present the guidelines practiced at their institute
6 articles : 2 articles from Taylor et al and Toita et al and 1 from Small et al., Lim et al., were reviewed
The CTV in cervical cancer consists of the CTV nodal and CTV primary.
CTV nodal consists of common iliac, external iliac, internal iliac, pre-sacral and obturator
group of lymph nodes, and CTV primary consists of the gross tumor volume, uterine cervix, uterine
corpus, parametrium, upper third of vagina and uterosacral ligaments.
Pelvic LN CTV is contoured in accordance with the latest Taylor’s guidelines with some modifications
This was the first report to provide the complete set of guidelines for delineating both the CTV
primary and CTV nodal in combination
Normal Tissue Delineation (RTOG)
• Bowel: The small and large bowel can be contoured together as a Bowel-Bag.
• Inferiorly, the bowel bag should begin with the first small or large bowel loop or
above the ano-rectum, whichever is most inferior.
• The contours should end 1 cm. above the PTV .
• Ano-Rectum: Ano-Rectum should be contoured from the level of the anus to the
sigmoid flexure. It should extend from the anal verge (marked by a radiopaque marker
at simulation) to superiorly where it loses its round shape in the axial plane and
connects anteriorly with the sigmoid.
• Bladder: Contoured inferiorly from its base, and superiorly to the dome.
• Femoral Heads:The ball of the femur, trochanters, and proximal shaft to the level of
the bottom of ischial tuberosities
Gay HA, Barthold HJ, O′Meara E, Bosch WR, El Naqa I, Al-Lozi R, et al. Pelvic normal tissue contouring
guidelines for radiation therapy: A Radiation Therapy Oncology Group consensus panel atlas. Int J Radiat Oncol
Biol Phys 2012;83:e353-62.
Problems with contouring for gynaec cancer
on CT images
• The GTV itself may/ may not be well seen
• The parametrial disease is usually not visualized
• Though pelvic nodal contouring is systematic, but we still tend to end up
replicating the traditional cranio-caudal boundaries of a 4-field box
• MR based guidelines are difficult to implement on CT
• It is expensive to do routine MR-based planning
• Problems with the availability of MR-based TPS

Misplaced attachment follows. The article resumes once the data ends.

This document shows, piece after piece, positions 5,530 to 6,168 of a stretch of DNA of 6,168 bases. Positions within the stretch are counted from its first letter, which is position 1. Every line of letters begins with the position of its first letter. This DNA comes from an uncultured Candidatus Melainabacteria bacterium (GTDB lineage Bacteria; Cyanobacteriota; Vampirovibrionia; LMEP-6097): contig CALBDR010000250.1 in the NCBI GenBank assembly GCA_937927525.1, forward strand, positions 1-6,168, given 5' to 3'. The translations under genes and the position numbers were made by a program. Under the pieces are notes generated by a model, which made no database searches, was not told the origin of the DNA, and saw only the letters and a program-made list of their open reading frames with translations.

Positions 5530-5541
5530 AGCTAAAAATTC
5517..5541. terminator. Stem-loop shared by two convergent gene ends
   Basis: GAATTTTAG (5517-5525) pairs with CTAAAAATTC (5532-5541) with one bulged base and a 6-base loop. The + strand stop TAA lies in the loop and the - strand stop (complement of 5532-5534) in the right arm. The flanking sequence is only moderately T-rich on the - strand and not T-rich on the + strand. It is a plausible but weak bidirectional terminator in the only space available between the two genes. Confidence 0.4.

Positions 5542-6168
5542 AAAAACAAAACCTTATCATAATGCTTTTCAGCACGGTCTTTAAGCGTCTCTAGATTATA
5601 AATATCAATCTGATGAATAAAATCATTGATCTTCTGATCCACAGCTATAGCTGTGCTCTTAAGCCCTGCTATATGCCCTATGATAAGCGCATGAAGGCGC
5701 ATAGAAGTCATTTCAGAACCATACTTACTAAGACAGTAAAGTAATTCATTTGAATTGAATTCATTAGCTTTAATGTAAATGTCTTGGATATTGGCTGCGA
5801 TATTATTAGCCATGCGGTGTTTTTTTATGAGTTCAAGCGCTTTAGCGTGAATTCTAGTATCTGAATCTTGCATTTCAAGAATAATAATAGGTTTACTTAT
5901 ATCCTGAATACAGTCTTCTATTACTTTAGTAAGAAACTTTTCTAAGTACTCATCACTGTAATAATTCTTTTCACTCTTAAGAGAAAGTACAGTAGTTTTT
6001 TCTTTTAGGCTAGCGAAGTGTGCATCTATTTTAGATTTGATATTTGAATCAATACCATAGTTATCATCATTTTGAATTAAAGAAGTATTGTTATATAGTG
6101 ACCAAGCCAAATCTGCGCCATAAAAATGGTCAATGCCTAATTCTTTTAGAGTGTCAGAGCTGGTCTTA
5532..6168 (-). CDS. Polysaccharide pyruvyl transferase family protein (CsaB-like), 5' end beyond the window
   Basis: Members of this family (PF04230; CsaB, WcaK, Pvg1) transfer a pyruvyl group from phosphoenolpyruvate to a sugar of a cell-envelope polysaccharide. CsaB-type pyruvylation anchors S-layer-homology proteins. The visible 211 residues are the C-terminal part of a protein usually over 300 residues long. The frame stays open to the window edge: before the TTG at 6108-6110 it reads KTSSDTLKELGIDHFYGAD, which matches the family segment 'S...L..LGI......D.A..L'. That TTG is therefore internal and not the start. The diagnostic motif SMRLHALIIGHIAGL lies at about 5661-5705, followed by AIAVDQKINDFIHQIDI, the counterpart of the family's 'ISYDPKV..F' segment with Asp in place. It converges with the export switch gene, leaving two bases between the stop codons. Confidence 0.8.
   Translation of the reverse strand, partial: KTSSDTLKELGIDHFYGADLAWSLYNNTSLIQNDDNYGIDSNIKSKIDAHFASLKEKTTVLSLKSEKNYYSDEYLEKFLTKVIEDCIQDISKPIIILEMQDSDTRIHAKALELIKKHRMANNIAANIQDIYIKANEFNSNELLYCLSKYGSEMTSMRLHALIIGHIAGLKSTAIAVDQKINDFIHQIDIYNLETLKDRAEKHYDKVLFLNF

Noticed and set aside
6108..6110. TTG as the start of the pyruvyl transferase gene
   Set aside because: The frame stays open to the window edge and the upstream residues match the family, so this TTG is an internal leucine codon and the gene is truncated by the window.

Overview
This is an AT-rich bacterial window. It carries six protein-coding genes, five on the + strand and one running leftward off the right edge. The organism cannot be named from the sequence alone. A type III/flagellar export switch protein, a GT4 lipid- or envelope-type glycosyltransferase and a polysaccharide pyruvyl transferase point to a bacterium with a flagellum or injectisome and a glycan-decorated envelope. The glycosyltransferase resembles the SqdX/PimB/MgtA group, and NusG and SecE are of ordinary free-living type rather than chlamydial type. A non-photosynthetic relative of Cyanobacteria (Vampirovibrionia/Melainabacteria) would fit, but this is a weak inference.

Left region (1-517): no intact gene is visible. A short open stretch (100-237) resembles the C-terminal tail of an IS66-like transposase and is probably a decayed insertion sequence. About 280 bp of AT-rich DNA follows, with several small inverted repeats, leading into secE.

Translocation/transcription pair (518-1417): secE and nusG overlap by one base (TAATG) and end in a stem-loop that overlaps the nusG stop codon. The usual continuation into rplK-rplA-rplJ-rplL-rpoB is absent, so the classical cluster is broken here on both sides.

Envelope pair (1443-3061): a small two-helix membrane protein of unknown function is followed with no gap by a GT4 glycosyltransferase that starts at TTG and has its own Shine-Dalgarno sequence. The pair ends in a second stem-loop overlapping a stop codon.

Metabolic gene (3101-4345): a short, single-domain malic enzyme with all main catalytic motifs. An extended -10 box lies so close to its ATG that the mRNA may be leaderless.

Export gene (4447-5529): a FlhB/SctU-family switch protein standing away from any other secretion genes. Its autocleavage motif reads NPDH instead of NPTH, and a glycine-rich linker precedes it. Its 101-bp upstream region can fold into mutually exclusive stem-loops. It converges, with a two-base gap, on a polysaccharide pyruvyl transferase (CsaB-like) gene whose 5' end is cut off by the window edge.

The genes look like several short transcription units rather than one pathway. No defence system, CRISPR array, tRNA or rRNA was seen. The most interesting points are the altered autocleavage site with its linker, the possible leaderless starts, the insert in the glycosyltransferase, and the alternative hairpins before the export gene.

IMRT in Ca Cervix
• required inverse planning.
• modulates the intensity of the beam using the motion of multileaf
• Computerized software used to conform the dose to the shape of the
target in 3D
• Improved delivery of conventional doses
• ↓Dose to normal tissues: small bowel, bladder, rectum, marrow
• Dose escalation in high risk patients: node positive/gross residual disease
• Replacement or integration with Brachytherapy
Potentials of IMRT: as suggested by Dosimetric and small phase 2 studies
For Whole Pelvic Treatments:
Reduction in acute small bowel morbidity.
Roeske JC, Bonta D, Mell LK, et al. A dosimetric analysis of acute gastrointestinal toxicity in women receiving intensity modulated whole-
pelvic radiation therapy. Radiother Oncol 2003;69:201-207
Prevention of late term anorectal/ GI and GU dysfunction.
Mundt AJ, Mell LK, Roeske JC, et al. Preliminary analysis of chronic gastrointestinal toxicity in gynecology patients treated with
intensitymodulated whole pelvic radiation therapyIJROBP 2003;56:1354-1360.
Reduction in acute hematological toxicity with bone marrow sparing.
Lujan AE, Mundt AJ, Yamada SD, et al. Intensity-modulated radiotherapy as a means of reducing dose to bone marrow in gynecologic
patients receiving whole pelvic radiotherapy. IJROBP 2003;57:516-521.
For simultaneous extended field irradiation (± CCT).
Salama JK, Mundt AJ, Roeske J, Mehta N. Preliminary outcome and toxicity report of extended-field, intensity-modulated radiation
therapy for gynecologic malignancies. International Journal of Radiation Oncology*Biology*Physics. 2006 Jul 15;65(4):1170-1176.
• Dosimetric studies have shown that IMRT can reduce bowel, rectal, bladder, and
bone marrow dose, and early clinical studies have demonstrated lower rates of
GI, genitourinary (GU), an hematologic toxicity compared with conventional
• the results of these studies should be taken with some caution because of
• mainly single institution experiences
• heterogeneity of the populations studied,
• small numbers of patients
• short follow up
• great variability in margins, treatment fields and dose prescription
Prospective studies comparing IMRT with conventional techniques are few
• Reduction of dose to
normal structures -
(Lujan AE, Mundt AJ, Yamada SD, et al. Intensity-
modulated radiotherapy as a means of reducing dose
to bone marrow in gynecologic patients receiving
whole pelvic radiotherapy. IJROBP 2003;57:516-521.)
Reduction in acute hematological toxicity with
bone marrow sparing
• Deliver multiple dose
levels at one time
• simultaneous in-field
Mutic et al IJROBP
55 (2003) 28
For simultaneous extended field
As an alternative to brachytherapy:
In distorted anatomy to circumvent limitations of brachytherapy.
To give higher dose to pelvic nodes present
In postoperative patients with residual central disease instead of interstitial
Suggested Potentials of IMRT
Can IMRT replace brachytherapy? NO
• Complex internal organ motion
– Brachy fixed to target
After 45 Gy EBRT
Brachytherapy 12 (2013) 311e316
aimed to compare the dosimetry achieved by IBT and IMRT in patients not suitable for ICRT
Results of study have shown that IBT provides superior dosimetry as compared with IMRT; and, therefore, IBT,
as of now, remains the standard treatment for patients with cervical carcinoma who are not suitable for ICRT
MATERIALS: The CT imaging data, previously used for IBT planning of
12 patients with cervical carcinoma, were transferred to IMRT planning system to generate parallel
Prescribed dose to the planning target volume (PTV) was 20 Gy delivered in 2-weekly high-dose-rate fractions of 10 Gy
each with IBT (biologically equivalent dose [BED10] 40 Gy) and 33 Gy/13 fractions/2.5 wk with IMRT (BED10 41 Gy.